Landlord's response time
Responding to maintenance requests, whether for emergency repairs or minor repairs, should happen in a reasonable manner and in a reasonable amount of time. The permitted time frame a landlord has to make repairs varies from state to state and depending on the severity of the issue, so stay up to date with your local laws. On average, most landlords have about 30 days from when the issue is reported.
Landlords must establish clear expectations for their response times to repair requests. Communicate with your tenants about how quickly they can expect a response and resolution.
Advance notice to access the unit
A landlord has the right to access a rental property to conduct repairs, but they must follow specific rules and provide proper notice to tenants. Typically, at least 24 hours' advance notice must be provided before entering a tenant's apartment. Still, a landlord may give a shorter advance notice, or even none, in emergencies. As with response times, the advance notice required varies from state to state, so consult your local laws.
In addition, some landlords may require tenants to be home to provide entry to the repair person, while other landlords will let the repair person in themselves. If either party has specific time constraints or prior engagements that prevent them from being in the unit during the repair, communicate that in advance so everyone can plan accordingly.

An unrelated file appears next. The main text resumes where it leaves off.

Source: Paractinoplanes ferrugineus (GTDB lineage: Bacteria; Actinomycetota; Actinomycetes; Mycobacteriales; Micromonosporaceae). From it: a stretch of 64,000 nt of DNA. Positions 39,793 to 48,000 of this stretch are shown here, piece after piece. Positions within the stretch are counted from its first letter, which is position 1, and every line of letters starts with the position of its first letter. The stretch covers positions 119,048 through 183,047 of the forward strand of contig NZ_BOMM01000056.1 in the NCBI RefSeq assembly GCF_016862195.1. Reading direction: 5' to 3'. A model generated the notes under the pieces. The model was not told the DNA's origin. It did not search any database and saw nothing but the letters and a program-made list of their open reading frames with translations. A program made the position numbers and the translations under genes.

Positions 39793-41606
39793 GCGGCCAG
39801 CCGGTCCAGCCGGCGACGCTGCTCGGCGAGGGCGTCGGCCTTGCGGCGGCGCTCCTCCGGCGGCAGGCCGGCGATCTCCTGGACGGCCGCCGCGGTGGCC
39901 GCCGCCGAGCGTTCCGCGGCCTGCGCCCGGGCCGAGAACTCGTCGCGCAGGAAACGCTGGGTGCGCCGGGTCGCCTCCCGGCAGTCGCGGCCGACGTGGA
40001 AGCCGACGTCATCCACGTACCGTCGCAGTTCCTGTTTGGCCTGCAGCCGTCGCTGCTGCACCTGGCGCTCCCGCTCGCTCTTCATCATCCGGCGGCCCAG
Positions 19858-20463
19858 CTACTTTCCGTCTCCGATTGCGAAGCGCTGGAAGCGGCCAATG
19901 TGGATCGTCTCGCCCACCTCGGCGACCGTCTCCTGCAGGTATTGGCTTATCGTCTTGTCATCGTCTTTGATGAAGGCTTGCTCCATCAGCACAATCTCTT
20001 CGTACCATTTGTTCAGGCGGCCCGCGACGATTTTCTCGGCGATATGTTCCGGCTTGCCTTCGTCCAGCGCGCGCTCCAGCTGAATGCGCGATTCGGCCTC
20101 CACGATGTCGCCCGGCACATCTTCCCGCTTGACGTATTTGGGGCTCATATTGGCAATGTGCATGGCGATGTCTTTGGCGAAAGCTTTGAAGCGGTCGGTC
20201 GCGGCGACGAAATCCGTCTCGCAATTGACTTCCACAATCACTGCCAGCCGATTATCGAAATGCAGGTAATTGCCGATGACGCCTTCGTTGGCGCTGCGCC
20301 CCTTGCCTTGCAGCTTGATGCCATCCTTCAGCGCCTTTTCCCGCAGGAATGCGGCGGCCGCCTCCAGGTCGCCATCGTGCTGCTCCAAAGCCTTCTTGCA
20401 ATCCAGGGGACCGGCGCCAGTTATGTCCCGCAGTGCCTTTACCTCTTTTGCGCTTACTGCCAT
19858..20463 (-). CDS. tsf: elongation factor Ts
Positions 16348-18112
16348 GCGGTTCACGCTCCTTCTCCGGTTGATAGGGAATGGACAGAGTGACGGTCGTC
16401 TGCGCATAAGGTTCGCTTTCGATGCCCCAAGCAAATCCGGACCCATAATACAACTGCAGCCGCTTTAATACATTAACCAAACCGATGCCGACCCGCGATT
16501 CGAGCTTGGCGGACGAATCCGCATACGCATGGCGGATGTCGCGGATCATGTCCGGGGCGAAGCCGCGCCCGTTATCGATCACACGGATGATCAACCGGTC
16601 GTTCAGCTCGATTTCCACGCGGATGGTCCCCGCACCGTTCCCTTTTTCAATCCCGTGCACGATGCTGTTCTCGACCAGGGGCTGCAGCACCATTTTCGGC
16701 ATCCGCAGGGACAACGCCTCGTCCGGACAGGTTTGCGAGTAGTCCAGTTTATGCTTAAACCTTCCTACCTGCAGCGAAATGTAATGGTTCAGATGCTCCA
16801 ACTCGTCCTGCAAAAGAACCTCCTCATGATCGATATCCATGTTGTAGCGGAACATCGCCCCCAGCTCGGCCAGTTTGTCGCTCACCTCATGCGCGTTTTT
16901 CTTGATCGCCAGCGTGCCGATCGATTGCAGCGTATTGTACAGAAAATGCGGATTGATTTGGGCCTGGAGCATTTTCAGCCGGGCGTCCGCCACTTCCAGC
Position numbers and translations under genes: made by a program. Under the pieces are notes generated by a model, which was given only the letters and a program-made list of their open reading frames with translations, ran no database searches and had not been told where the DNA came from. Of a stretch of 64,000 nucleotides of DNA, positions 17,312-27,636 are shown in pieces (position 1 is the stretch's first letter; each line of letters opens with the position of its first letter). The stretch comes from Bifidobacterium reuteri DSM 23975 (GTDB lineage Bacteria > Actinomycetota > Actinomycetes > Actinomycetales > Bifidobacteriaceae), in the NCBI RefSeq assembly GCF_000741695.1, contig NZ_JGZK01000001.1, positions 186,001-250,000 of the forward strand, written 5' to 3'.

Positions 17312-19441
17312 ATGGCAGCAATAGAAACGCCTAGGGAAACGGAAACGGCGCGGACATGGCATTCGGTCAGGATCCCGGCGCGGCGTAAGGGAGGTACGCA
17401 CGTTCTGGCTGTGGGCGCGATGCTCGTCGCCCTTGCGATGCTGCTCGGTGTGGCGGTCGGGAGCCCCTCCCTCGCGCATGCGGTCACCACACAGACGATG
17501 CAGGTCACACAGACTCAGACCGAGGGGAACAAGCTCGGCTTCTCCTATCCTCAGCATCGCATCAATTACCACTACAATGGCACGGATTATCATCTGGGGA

Damage caused by tenants
Many maintenance issues in a rental property result from normal wear and tear; however, a landlord will occasionally face circumstances in which a tenant damages the unit due to negligence or irresponsibility. If a tenant creates holes in the walls or breaks appliances, for example, it is the tenant's responsibility to repair and pay for the damage.
Who pays for tenant damages?
A landlord has several options for funding the repair cost of tenant damages, including:
- The landlord pays out of their pocket and adds the total repair cost to the tenant's next month's rent.
- Withholding some or all of the tenant's security deposit, typically equivalent to a month's rent amount.
- Asking the tenant to make and pay for the repairs themselves.
The role of the lease agreement